Rule 1 Scribbled secret notebooks, and wild typewritten pages, for yr own joy
What is it about the word “secret” that immediately peaks one’s interest? Kerouac’s first rule beckons all writers to write then to transcribe just for the sheer pleasure of the writer. Kerouac masterfully links secrecy and pleasure as the place of origin for the writer, the place to begin. To be first and foremost in that primal place where thoughts conceptualize -almost before they are thoughts – before the necessity of names, before the grasp of meaning, before the logic of reason – this is where those who would write must start – that place of un-being.
Obedience to this first rule of writing, this note taking stage, begins the formation of pools of pure extracted thought. Any writer faithful to this first rule, will begin to see buckets full of words spill out and over onto barren beaches. Until one day, rather in awe, the writer stands before a pool or a pond or a sea, one of his own making, into which he can dive – a chance to go down into the depths of thoughts – those scribbled secret thoughts – delve deeper than he ever thought possible.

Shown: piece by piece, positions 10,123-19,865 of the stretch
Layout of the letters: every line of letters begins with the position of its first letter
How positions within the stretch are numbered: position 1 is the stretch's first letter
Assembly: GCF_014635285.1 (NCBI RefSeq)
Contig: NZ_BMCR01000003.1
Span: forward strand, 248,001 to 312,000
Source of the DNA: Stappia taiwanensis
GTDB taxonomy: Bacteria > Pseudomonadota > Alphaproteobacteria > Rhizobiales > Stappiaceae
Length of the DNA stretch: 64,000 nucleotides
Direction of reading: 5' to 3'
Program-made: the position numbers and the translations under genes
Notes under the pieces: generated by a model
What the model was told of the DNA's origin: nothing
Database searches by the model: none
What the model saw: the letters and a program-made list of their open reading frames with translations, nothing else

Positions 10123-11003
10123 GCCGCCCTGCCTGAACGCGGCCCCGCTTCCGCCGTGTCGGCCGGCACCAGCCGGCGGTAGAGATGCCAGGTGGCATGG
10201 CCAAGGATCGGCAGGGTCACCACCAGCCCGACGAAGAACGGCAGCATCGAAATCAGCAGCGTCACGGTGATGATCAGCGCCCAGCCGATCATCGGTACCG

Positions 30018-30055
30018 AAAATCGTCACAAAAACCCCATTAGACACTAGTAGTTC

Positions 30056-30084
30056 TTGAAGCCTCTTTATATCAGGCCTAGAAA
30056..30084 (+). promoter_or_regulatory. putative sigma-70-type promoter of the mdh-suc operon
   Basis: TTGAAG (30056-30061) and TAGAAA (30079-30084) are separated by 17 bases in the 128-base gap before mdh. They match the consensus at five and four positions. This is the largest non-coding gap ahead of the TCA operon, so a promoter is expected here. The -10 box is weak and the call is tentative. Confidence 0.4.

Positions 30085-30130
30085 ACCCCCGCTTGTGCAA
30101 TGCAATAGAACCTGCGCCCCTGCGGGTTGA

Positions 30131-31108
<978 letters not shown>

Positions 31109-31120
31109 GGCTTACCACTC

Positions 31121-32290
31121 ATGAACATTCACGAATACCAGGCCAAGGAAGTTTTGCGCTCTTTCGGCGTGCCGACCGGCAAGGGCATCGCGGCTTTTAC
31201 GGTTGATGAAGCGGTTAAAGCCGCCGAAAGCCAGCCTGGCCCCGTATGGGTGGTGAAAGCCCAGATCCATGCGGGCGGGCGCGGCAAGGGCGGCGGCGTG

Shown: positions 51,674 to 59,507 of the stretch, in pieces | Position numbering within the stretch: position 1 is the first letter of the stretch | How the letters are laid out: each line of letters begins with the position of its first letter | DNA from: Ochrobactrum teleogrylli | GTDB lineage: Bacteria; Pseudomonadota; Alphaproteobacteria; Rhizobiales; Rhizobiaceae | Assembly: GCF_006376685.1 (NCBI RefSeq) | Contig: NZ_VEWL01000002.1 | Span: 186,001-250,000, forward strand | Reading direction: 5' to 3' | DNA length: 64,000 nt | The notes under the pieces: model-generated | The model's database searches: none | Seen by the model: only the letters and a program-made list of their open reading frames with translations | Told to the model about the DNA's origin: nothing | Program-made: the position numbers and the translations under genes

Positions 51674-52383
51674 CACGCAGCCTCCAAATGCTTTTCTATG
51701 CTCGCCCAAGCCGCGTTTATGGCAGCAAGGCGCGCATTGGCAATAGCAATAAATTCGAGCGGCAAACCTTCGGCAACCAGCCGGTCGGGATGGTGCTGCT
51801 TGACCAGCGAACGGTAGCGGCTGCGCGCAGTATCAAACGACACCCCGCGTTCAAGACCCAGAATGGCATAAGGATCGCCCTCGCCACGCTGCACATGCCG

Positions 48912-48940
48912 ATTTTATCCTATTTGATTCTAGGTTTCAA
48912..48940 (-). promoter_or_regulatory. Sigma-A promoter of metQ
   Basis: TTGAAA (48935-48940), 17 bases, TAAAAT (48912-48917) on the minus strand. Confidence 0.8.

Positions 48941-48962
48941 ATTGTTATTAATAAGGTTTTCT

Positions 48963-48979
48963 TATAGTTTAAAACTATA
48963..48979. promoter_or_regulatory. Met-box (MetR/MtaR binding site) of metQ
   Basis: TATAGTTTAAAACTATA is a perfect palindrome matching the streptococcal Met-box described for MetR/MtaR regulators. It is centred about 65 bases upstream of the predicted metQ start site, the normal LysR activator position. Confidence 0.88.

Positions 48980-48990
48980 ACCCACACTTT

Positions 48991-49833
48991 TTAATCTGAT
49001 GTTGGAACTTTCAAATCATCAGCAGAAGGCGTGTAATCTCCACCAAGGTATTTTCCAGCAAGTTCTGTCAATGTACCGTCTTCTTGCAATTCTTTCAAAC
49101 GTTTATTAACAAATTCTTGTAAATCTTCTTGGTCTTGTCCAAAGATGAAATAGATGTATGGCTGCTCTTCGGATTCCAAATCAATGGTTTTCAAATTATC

And if that writer is adept, he might begin to know what the scribbling has been about. He might find the pattern of currents, the ebb and flow of meaning somewhere in the deep, the pull of the moon on the tides. He just might uncover on a bit of sandy shore or find in the littoral a single grain of truth of what was long held secret.
And if, by chance, that writer is lucky, extremely buoyant, he might not drown.
One site to check for the complete list of rules –
Kerouac’s Spontaneous Prose